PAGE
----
NEW YORK ( TheStreet) - Yes, you are the fall guy.

I should qualify the statement: if you are a homeowner, a taxpayer, a retiree, or someone with any savings, investments or dollar-denominated assets, you are the fall guy.

What are you taking the fall for? Simple. You're already on the hook for bad mortgages on the books of banks like JP Morgan ( JPM), Bank of America ( BAC), and you've already backstopped General Motors ( GM) and Chrysler.

"But Kevin, I didn't bail out those companies - the Government did."

Well, Mr. Fall Guy, you know as well as I do that the Government doesn't have any savings, so the money and resources that it has given and promised to give insolvent corporations didn't come from some secret government rainy-day fund.

In fact, the federal government has the opposite of savings. The federal government has debt, and that debt is nothing but a call on your current and future dollars.

The government only has the ability to fund future bailouts, bank insolvency, and Treasury interest payments by transferring wealth from homeowners and taxpayers.

The most obvious wealth transfer is called income taxation. We all know it, hate it and see it every paycheck.

Another really obvious transfer of wealth is to let bankrupt institutions fail, let the chips fall where they may and let depositors, creditors and bond-holders take the hit.

But there are a variety of much more subtle techniques that effectively have the same impact as taxation -- but are much less obvious.

Perhaps the most devious technique is one you probably know about but haven't given a second thought to. It's so ingrained in our system, so hidden in plain sight that at first glance it seems normal, justifiable and familiar.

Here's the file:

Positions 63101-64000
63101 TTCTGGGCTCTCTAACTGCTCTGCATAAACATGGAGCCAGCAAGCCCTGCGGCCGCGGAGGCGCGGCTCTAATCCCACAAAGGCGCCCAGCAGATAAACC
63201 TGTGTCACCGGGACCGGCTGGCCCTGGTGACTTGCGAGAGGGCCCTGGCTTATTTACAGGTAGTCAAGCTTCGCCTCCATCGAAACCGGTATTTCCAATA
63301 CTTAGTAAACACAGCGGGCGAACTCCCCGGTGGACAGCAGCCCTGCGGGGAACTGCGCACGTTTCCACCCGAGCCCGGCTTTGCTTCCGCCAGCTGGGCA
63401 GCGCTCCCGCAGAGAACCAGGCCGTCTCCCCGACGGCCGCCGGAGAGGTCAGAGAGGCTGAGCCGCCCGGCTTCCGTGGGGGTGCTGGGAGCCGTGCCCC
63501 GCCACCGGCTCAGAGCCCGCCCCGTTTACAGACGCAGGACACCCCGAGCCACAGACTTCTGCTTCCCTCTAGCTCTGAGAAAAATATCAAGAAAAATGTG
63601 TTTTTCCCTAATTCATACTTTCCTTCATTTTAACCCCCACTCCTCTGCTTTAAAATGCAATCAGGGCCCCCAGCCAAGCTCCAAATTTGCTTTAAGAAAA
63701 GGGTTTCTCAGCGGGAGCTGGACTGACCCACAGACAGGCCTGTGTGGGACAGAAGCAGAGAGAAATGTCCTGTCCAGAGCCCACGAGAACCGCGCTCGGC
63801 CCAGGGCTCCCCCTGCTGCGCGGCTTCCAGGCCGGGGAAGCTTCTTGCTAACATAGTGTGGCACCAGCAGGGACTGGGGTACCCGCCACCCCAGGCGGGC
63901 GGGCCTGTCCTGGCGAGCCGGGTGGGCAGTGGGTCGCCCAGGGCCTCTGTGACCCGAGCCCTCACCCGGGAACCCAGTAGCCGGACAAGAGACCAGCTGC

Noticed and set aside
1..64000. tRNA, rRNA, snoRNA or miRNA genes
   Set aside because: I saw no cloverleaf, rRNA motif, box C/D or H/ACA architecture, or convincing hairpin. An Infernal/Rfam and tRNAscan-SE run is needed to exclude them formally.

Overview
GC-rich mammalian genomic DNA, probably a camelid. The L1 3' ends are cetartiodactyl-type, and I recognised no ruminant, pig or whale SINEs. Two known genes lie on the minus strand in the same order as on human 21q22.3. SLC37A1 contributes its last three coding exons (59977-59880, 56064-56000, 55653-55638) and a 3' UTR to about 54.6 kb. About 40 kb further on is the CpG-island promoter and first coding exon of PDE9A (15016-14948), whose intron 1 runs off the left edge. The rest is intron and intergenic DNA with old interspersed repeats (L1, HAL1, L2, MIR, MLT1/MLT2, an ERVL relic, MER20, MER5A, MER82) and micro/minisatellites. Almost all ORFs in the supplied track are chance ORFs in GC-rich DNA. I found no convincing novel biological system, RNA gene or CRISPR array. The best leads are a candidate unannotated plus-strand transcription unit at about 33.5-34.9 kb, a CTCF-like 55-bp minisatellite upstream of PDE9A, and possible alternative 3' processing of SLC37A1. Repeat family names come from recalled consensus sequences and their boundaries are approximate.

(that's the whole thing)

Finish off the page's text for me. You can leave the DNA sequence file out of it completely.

I called it yield-curve manipulation. And simply put, it's when central bankers manipulate the interest rate yield to benefit banks. The Federal Reserve does so by buying short-term Treasuries which makes short term debt extremely cheap for banks (and only banks) that have sole access to the Fed's cheapest rates at the discount window.

Banks can borrow short term for cheap and then lend out at higher rates to their customers: This essentially transfers wealth from depositors (the fall guy) to banks.

Normally, these banks wouldn't have the implicit, double-your-money-back promise from the market that rates would stay low short-term, and then steeply increase. This yield curve manipulation is entirely the invention of the Federal Reserve, and it all but guarantees that banks can slowly but surely chip away wealth from us, the fall guys.

How can we avoid being the fall guy? In other words, how can we avoid being stuck with the bill in the future?

Do we have a prayer?

Well, for the latter example, the best way to avoid funding banks. You should avoid debt if at all possible. It's not a level playing field. Banks are guaranteed the lowest possible rates, which you can never get. There's no risk for them that their short-term rates will be higher than the rates they give to you to lend. There's not much risk that those rates will even come close to each other.

And if the long rate and the short rate ever do get close, the Fed will likely buy more Treasuries to re-steepen the yield curve. The house is not going to let you get ahead, so avoid playing their game as much as possible.

I'd also recommend buying assets that will benefit from government debt increases.

For the record, I'm referring to precious metals like gold and silver, as well as companies that produce agriculture commodities.

I like these assets for their obvious investment implications, but increasingly, I look at these assets as the only choices that make sense. The government is painting the fall guy into a corner, and commodities seem like the safest ways to preserve capital.

If I had to pick one asset to buy today, I'd pick silver. It's down over 10% over the past month, a mild breather to an amazing bull run over the past year.

I'd look to start averaging into physical silver and silver stocks now ahead of the inevitable move higher. Good investing,

Kevin McElroy, editor of Resource Prospector
Wyatt Investment Research, founded in 2001 as a publisher of newsletters, offers independent investment research of financial markets, stocks, bonds, ETFs and mutual funds to about 250,000 individual investors. The company is led by founder Ian Wyatt, who serves as publisher and chief investment strategist.